KGVO News spoke to Missoula City County Health Department COVID Incident Commander Cindy Farr for the first time in several weeks on Thursday for a wide ranging update.

Farr began with current Missoula vaccination numbers.

“First we can talk about vaccination and where we're at,” Farr began. “We know that to get herd immunity, we need to have about 75 percent to 85 percent of the entire population fully vaccinated. Right now we've got 63.2 percent of our total population fully vaccinated. So that is definitely a long way from being at a point where we've reached herd immunity.”

Farr said it’s important that the at home test kits to be allowed to freeze.

“If you ordered those and they're getting delivered to your house, you want to keep a really close eye on your mail because there's only a very small amount of fluid in those at home test kits and it takes nothing for them to freeze,” she said. “You want to make sure that you bring it in right away and keep it at room temperature, or at least bring it in as soon as possible. But if it freezes, then it's not going to give you valid results.

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Farr said numbers are dropping, but there are mitigating circumstances.

“We're seeing our numbers dropping,” she said. “Part of that could be due to the fact that people are doing the at home test kits, and we're not actually getting those all reported to us. We do ask that people report the results to us, not because we want to bug you or make you go into isolation or quarantine, we're going to talk to you about that and about protecting others from catching your illness, but really, it's simply so that we can keep our finger on the pulse of how much COVID we actually have in our community.”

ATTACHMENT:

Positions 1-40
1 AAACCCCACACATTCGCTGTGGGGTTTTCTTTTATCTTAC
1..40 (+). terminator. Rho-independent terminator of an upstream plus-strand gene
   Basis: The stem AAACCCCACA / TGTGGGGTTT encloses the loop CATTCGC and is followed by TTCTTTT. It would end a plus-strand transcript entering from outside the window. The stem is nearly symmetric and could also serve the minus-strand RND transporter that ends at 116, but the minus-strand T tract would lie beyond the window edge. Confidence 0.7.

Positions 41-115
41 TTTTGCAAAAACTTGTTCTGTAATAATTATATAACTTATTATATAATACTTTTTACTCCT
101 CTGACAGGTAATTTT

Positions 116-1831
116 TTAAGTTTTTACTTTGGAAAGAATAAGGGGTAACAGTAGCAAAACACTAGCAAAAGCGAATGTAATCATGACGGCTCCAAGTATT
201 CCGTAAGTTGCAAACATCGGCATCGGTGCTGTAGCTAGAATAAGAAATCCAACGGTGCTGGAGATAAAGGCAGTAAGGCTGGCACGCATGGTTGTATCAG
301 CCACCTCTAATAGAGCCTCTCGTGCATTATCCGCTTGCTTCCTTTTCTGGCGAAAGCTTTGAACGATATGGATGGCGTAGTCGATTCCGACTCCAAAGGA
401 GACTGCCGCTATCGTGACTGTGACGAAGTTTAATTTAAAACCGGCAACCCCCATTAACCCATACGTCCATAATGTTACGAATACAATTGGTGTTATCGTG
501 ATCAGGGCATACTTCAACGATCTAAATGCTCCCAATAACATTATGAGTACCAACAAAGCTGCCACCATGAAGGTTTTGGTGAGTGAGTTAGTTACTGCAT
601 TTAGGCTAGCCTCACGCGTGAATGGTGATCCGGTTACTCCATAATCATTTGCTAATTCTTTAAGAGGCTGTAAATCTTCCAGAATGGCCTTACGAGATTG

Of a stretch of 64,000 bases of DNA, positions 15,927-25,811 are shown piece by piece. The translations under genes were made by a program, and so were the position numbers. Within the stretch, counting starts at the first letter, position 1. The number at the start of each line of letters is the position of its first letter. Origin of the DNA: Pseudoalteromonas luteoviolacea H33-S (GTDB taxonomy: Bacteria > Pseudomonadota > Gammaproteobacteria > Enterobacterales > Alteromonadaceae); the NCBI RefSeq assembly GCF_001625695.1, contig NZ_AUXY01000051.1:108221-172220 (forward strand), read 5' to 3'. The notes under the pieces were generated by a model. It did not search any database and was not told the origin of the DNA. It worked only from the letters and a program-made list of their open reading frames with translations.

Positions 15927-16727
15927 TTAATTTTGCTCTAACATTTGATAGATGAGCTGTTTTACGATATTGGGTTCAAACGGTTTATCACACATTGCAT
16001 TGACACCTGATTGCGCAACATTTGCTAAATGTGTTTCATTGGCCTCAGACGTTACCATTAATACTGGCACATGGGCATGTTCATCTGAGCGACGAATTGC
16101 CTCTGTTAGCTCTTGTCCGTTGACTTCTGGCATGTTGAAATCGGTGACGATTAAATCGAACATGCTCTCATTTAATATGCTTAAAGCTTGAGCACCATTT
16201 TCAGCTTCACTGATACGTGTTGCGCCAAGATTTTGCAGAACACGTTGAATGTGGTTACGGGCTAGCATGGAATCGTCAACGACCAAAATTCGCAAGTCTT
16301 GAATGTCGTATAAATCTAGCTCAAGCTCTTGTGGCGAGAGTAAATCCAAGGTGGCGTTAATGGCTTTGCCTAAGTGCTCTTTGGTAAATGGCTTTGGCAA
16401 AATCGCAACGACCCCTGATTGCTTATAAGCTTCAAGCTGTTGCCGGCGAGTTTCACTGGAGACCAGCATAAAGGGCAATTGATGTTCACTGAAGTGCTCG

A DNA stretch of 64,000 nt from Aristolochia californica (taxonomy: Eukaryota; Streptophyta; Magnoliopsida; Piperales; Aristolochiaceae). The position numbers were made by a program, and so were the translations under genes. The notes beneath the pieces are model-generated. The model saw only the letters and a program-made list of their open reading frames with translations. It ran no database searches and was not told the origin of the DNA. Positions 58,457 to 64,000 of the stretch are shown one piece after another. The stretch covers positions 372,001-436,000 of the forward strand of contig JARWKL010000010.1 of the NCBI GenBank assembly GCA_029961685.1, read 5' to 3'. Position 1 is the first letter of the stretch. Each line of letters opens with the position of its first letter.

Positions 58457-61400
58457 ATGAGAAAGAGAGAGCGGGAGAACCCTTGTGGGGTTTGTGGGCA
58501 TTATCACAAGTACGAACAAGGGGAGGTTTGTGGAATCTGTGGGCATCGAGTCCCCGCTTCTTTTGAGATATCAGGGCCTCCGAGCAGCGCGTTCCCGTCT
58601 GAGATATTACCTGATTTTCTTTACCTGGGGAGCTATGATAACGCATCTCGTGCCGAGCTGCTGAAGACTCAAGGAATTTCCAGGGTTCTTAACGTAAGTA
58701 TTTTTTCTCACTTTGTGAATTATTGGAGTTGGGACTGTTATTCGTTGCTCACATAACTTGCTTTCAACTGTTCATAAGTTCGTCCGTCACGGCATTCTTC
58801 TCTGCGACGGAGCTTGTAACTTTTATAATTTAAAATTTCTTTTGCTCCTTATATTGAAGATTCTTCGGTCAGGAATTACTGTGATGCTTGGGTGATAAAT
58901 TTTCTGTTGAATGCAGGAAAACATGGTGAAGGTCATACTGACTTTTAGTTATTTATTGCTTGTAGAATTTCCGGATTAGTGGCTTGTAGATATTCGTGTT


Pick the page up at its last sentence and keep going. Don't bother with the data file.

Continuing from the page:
Farr said in order for all the COVID restrictions to go away, several things have to happen.

“Once it becomes more stable, and we don't have to worry about it changing into another variant that is going to be even more severe or cause more illness and death,” she said. “If it just becomes a variant that is not changing anymore, and it remains like having a cold, then we would at that point consider it to be an endemic virus instead of a pandemic virus. Eventually, what we hope is that this is going to become kind of like the flu where it changes a little bit, but it doesn't really change significantly enough every year to change the severity of the symptoms, and therefore there would just be a  vaccine for it that you get every year to help to protect you and that's what we want for COVID.”

Farr said the at-home test kits do provide accurate results, and the health department asks anyone with a positive test to call 258-INFO.

Answers to 25 common COVID-19 vaccine questions

Vaccinations for COVID-19 began being administered in the U.S. on Dec. 14, 2020. The quick rollout came a little more than a year after the virus was first identified in November 2019. The impressive speed with which vaccines were developed has also left a lot of people with a lot of questions. The questions range from the practical—how will I get vaccinated?—to the scientific—how do these vaccines even work?

Keep reading to discover answers to 25 common COVID-19 vaccine questions.


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